Writing and Exam Corrections Improve Student Learning

Return to search results | New search

Title of Abstract: Writing and Exam Corrections Improve Student Learning

Name of Author: Thomas Eddinger
Author Company or Institution: Marquette University
PULSE Fellow: No
Applicable Courses: All Biological Sciences Courses
Course Levels: Across the Curriculum
Approaches: Mixed Approach
Keywords: STEM courses Exam corrections Student learning Undergraduates Active learning Retention rates Peer-reviewed writing (CPR)

Name, Title, and Institution of Author(s): Anita L. Manogaran, Marquette University Michelle Mynelie, Marquette University Martin St. Maurice, Marquette University

Goals and intended outcomes of the project or effort, in the context of the Vision and Change report and recommendations: In large enrollment classes, there is concern whether the wide variety of students retain information that they have learned. In recent years, many instructors have begun to integrate alternative methods such as classroom response systems in hopes to increase student learning. Here, we have assessed how certain ‘interventions’ such as peer-reviewed writing assignments, and exam corrections improve student learning.

Describe the methods and strategies that you are using: Taking advantage of our three-section introductory biology course, we designed an experimental study to test the possible benefits of these approaches using control and experimental variables across and between sections. - Total enrollment: 677 - Three sections (Noted as Section A, Section B, and Section C) - Each section taught by a different instructor - 87% freshman - 92% of students need the course for their major

Describe the evaluation methods that you used (or intended to use) to determine whether the project or effort achieved the desired goals and outcomes: Writing assignments vs. active learning exercises. Three topics were covered in the course of the semester during lecture in all three sections. In addition, one section was assigned a writing activity through Calibrated Peer Review (CPR), which includes peer review and post assessment of their own work. The other section was exposed to an active learning exercise that included small group analysis and answering clicker questions. Table 1 indicates how different topics were covered in the three different sections throughout the semester, with ‘Lecture only’ being the control group. An online assessment was administered two weeks after the activity and questions on a cumulative final were used to assess short term and long term information retention, respectively. Written exam corrections vs. small group discussion activities. Following the first three exams, individual sections were assigned one of three activities: 1) submit written feedback on why they answered questions incorrectly and provide an explanation of the correct answer (written corrections), 2) participate in a small group discussion to review the top ten most difficult questions followed by a clicker quiz, or 3) no intervention control group. Students participated in an assessment two weeks after the exam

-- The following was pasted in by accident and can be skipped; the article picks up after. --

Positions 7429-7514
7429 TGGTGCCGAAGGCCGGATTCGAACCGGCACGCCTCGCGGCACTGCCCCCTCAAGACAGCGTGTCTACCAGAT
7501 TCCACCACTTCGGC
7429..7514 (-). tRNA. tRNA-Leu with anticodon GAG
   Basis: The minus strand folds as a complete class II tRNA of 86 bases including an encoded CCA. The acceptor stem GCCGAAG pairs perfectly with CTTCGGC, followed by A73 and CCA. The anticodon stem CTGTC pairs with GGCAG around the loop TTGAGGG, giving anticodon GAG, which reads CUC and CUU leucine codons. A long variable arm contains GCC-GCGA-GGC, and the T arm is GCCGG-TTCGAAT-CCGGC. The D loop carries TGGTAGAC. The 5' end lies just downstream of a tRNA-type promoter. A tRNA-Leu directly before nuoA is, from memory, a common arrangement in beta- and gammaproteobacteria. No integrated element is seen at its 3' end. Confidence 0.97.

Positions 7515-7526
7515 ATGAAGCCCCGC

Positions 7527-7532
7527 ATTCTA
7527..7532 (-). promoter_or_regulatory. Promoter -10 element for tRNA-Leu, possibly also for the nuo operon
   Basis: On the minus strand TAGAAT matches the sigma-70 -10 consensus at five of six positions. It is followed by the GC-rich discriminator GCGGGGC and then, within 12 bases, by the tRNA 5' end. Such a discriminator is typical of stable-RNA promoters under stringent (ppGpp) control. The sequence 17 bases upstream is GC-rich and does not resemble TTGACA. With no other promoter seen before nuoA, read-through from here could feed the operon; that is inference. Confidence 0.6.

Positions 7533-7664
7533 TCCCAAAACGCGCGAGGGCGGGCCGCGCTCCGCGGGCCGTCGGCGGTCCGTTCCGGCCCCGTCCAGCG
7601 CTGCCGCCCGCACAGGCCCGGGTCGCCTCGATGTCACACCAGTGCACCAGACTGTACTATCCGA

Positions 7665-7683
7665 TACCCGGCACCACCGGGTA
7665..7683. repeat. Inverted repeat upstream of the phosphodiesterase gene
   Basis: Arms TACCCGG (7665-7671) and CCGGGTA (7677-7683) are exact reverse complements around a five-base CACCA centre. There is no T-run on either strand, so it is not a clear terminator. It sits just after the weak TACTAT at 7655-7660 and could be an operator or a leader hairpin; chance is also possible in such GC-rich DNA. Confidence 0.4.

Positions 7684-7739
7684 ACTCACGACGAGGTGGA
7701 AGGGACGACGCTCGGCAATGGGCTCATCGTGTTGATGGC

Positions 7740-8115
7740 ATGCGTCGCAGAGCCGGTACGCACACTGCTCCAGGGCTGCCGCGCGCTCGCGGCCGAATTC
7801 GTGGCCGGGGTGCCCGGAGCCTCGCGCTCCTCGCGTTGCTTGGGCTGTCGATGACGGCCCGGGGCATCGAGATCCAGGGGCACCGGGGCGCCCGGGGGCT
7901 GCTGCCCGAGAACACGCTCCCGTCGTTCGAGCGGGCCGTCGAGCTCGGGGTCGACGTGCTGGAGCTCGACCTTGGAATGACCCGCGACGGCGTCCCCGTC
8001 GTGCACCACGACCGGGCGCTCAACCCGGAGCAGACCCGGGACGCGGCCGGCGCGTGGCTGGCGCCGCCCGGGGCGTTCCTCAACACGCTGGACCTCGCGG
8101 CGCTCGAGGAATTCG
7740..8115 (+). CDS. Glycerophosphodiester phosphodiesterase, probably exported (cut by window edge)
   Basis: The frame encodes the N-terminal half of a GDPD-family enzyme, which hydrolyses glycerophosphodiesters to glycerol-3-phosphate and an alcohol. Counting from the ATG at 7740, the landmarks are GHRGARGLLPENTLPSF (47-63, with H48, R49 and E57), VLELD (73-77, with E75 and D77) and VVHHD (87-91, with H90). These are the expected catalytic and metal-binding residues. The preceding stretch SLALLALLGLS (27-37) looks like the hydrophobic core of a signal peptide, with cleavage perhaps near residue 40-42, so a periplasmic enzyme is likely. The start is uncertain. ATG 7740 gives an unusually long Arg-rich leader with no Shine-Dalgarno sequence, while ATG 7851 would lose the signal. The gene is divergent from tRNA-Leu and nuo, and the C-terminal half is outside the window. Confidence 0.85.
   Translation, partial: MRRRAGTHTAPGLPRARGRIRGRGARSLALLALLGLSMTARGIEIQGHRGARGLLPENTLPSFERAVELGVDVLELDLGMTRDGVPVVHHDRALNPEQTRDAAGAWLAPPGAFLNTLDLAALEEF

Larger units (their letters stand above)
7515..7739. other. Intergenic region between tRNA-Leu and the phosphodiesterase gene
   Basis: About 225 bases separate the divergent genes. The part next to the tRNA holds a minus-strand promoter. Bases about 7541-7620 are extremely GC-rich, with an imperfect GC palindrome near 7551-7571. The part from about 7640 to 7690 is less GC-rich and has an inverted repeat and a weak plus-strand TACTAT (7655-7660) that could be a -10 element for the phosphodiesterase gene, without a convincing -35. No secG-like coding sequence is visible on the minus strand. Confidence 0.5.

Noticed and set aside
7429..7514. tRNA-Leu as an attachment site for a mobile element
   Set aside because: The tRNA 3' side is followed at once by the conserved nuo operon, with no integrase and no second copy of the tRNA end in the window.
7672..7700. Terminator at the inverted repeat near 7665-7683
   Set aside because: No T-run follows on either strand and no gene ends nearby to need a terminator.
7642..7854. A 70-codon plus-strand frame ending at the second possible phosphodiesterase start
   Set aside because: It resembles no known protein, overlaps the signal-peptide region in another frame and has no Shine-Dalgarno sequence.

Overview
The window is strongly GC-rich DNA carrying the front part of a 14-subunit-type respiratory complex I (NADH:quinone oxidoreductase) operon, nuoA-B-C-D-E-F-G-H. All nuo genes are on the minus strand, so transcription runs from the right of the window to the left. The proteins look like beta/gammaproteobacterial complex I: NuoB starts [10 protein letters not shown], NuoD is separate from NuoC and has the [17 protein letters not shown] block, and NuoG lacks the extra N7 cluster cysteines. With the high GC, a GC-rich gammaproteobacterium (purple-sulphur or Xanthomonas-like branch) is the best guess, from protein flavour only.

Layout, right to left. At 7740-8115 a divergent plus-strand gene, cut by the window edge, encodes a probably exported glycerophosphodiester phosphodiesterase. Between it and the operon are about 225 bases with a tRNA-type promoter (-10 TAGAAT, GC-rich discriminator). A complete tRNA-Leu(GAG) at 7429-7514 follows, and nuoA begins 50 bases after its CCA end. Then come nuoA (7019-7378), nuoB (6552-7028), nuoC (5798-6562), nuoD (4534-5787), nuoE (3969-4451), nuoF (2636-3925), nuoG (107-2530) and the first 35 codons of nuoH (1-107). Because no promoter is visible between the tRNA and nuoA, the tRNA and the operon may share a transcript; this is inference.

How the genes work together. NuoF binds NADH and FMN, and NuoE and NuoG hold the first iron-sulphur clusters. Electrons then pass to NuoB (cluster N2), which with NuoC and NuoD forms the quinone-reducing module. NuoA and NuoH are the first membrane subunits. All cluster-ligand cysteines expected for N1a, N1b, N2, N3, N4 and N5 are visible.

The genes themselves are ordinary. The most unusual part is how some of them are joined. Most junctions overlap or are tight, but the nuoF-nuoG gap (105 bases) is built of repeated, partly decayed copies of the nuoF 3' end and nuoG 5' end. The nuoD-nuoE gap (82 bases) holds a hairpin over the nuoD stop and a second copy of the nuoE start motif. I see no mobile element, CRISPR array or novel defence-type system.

Impacts of project or effort on students, fellow faculty, department or institution. If no time to have an impact, anticipated impacts: Writing Assignments. Students exposed to written assignments performed better in short and long-term assessments, while students participating in active learning exercises only showed short-term gains. Increased time on task and working with material at a higher cognitive level would likely explain the increased performance of these students participating in written assignments. Exam Corrections. Students participating in written exam corrections and small group discussion performed better on post-exam analysis. Written corrections appear to have the most effective intervention because it is specifically tailored to the students misunderstanding of concepts and provides an opportunity to remedy their misconceptions. Retention rates. Analysis of historical data (data not shown) indicates that the number of student withdrawals has decreased by over 40% since the incorporation of these interventions in the General Biology course.

Describe any unexpected challenges you encountered and your methods for dealing with them: Designing and carrying out properly controlled studies in actual classroom settings is a challenge.

Describe your completed dissemination activities and your plans for continuing dissemination: We have communicated our efforts nationally, with a presentation at the Biology Leadership Conference 2013. March 15-17, 2013. Tucson, Arizona and this work is currently being considered for publication in CBE - Life Sciences Education.

Acknowledgements: This work was supported by the Way-Klingler College of Arts and Sciences 2011 Way-Klingler Teaching Enhancement Award granted to TE, MM, and MStM. We would also like to acknowledge the support of A. Riley and L. MacBride in Institutional Research with data access, handling and analysis.